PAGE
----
photos: 'As an Indigenous person we’re taught whatever you take from the land you’re supposed to give back,' says Megaphone vendor Peter Thompson.

It's all about give and take

From a working logger to a concerned grandfather, Peter Thompson reflects on earning a living from the land while preserving the environment for the future. Megaphone file photo.

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By Peter Thompson


“I came down [to Vancouver] when I was logging, when logging firms were still around. I used to come down and get the jobs around here. I’d go out to camp, to Prince Rupert, wherever they would send me. I would go and work for 30 days in and 10 days out. 

I started out setting chokers, I was a rigging slinger—that’s the one that holds the buck and he blows the whistles to the engineer, the one that sets the logs in. He looks after his whole crew, makes sure they’re out of the way and the logs get in and that they don’t get killed. I got hurt once. I got hit by a log on my leg… and that hurt. I didn’t break anything. I just didn’t move out of the way in time. 

I started out [in work] as just a gas jockey—I was about 14—and I was making like 75 cents an hour. When I went to logging, it was a lot better because all summer long you could go work out in the bush and make good money. We started out at $7.50 per hour.

I was in there for about five or six years, logging. Then I went to college in Kamloops… I was a carpenter. But first I went as a tree planter too. One year I remember after the logging I went out tree planting. So that was from logging—taking from the land—to putting it back. And then making use of the land. 

As an Indigenous person we’re taught whatever you take from the land you’re supposed to give back. And you don’t waste anything, you make use of it.

My thoughts on the [Coastal GasLink pipeline in Wet’suwet’en territory] is that this land is pristine land… they shouldn’t go through it, because for one it will ruin the land and the water, and it will ruin everything they got in there because of the fracking and the water that they use. 

Fracking poisons the water and going through this land it will ruin everything. And that’s what the [Wet’suwet’en] people are fighting for. They gave the government and the gas lines a different route, but I think the way that they want to do it is to go right through Native land.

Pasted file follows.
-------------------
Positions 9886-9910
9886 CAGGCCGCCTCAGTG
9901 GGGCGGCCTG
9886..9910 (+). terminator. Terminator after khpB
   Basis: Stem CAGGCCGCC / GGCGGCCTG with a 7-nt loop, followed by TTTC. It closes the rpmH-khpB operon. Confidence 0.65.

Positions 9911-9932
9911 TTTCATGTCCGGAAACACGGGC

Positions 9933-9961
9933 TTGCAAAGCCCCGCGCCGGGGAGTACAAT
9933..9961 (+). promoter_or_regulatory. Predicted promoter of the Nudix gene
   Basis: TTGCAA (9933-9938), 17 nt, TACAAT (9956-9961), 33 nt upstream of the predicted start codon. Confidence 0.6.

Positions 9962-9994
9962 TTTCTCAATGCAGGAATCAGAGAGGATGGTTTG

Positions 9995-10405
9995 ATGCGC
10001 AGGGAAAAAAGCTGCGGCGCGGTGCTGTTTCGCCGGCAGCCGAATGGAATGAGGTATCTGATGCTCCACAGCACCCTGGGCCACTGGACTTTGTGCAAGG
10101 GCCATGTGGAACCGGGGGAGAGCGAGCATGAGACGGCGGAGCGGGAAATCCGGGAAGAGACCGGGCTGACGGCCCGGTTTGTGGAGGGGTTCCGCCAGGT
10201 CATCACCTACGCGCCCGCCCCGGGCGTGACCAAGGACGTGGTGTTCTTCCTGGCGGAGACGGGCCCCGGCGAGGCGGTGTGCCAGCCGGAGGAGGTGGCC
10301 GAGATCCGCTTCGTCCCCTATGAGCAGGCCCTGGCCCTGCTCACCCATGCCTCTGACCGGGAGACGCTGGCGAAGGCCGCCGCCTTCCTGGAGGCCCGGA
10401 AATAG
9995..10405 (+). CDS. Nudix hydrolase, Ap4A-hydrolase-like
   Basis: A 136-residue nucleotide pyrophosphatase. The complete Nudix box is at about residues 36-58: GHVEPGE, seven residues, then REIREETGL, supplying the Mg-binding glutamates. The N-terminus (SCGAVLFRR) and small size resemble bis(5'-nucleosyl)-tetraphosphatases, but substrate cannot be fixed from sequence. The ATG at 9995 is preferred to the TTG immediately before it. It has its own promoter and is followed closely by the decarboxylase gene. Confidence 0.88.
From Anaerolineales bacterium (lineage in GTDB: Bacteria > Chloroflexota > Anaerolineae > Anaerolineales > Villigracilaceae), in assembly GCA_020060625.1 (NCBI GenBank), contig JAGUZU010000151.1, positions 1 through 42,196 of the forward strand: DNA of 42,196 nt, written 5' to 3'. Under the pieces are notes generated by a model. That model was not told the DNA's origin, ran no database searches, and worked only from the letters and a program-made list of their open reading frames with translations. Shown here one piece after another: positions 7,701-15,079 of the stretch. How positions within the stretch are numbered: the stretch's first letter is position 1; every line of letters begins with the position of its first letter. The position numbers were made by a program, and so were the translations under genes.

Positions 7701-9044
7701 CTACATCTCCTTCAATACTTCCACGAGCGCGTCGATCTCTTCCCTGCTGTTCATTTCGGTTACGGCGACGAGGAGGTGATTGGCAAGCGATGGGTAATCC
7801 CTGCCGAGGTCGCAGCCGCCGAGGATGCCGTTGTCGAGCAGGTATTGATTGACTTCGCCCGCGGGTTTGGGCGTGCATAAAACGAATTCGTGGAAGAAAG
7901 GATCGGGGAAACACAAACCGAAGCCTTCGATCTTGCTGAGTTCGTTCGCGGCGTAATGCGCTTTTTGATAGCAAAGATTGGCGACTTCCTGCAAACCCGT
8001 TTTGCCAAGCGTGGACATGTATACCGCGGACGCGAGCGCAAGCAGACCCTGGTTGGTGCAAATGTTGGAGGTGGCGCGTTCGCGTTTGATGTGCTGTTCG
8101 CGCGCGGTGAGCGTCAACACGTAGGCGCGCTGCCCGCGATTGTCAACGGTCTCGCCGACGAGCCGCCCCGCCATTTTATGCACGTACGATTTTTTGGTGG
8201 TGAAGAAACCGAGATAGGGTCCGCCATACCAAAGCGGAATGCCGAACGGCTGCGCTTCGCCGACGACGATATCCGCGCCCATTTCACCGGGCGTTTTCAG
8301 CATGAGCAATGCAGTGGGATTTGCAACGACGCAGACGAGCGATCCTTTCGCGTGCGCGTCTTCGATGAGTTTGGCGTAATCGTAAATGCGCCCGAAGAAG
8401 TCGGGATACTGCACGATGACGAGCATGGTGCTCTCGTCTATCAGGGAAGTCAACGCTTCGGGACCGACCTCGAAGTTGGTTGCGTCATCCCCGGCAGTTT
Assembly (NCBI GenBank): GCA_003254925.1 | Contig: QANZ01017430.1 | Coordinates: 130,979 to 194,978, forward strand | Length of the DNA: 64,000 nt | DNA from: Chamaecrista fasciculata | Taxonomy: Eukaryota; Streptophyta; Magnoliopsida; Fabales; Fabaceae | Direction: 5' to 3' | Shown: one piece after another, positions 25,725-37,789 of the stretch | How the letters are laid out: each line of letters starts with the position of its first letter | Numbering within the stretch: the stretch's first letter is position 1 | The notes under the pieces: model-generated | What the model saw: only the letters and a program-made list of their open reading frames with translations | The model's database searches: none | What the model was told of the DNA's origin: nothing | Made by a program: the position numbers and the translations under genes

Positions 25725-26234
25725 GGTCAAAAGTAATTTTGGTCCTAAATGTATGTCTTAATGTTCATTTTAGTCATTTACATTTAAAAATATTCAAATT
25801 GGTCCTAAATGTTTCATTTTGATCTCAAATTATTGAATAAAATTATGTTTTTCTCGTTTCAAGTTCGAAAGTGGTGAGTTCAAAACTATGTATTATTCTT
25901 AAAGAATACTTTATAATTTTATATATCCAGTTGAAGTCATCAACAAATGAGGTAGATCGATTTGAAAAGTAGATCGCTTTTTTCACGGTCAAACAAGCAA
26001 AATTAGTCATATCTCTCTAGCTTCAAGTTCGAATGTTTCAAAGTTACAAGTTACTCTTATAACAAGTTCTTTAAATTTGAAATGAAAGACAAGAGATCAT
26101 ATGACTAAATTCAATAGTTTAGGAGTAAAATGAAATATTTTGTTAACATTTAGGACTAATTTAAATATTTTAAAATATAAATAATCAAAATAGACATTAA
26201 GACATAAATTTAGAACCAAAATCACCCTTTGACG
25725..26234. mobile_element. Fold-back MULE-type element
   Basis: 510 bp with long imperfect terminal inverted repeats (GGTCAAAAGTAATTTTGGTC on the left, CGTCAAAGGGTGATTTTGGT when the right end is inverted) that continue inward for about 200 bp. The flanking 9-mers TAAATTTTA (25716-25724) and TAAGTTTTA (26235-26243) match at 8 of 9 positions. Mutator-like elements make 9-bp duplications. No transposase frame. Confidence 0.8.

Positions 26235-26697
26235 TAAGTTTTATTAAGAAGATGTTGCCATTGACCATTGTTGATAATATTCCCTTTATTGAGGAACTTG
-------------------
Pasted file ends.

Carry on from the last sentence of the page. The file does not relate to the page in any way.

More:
I think there could be a compromise here. There could be. There should be. Right now, they’re not listening to the Indigenous Peoples… ’cause what they do is they like to push—push, push, push. They’ll push the courts, they’ll push everybody. They even push Ottawa, the Parliament, to change bills… so that people can’t fight or can’t  protest.

The blockades and the protests are going to keep going until something real happens. People have a right to defend their land. [Prime Minister Justin] Trudeau says he’s got this rule of law. Well, why doesn’t he stand by it? Indigenous Peoples have their rule of law, and that’s defending their land and protecting their land rights, and their water rights, and every right that they have. 

Long before the settlers came, we never had money. We lived on the land, we took from the land what we needed. The land was our medicine and everything. Whatever we didn’t have, we traded with other tribes. We didn’t “own” the land. Right now, [settlers] are destroying it and taking everything they possibly can.

As a grandfather… I think it’s going to get worse. That’s why I like to put money in [my grandchildren’s] accounts, as much as I can, so they’ll have something long after I’m gone. Education is the best [for them] in this world, because without it you have nothing. Whenever I get [Megaphone] money, I take it and divide it and put it into their accounts. That’s a start, anyway.”   

—with Paula Carlson

Peter Thompson, 60, is Nlaka’pamux Nation and is a grandfather of three. He was born in Lytton, B.C. and has lived in East Vancouver for more than 45 years. He has been a Megaphone vendor for about 13 years and sells the magazine outside Whole Foods Market on West Fourth Avenue and Vine Street in Vancouver. 

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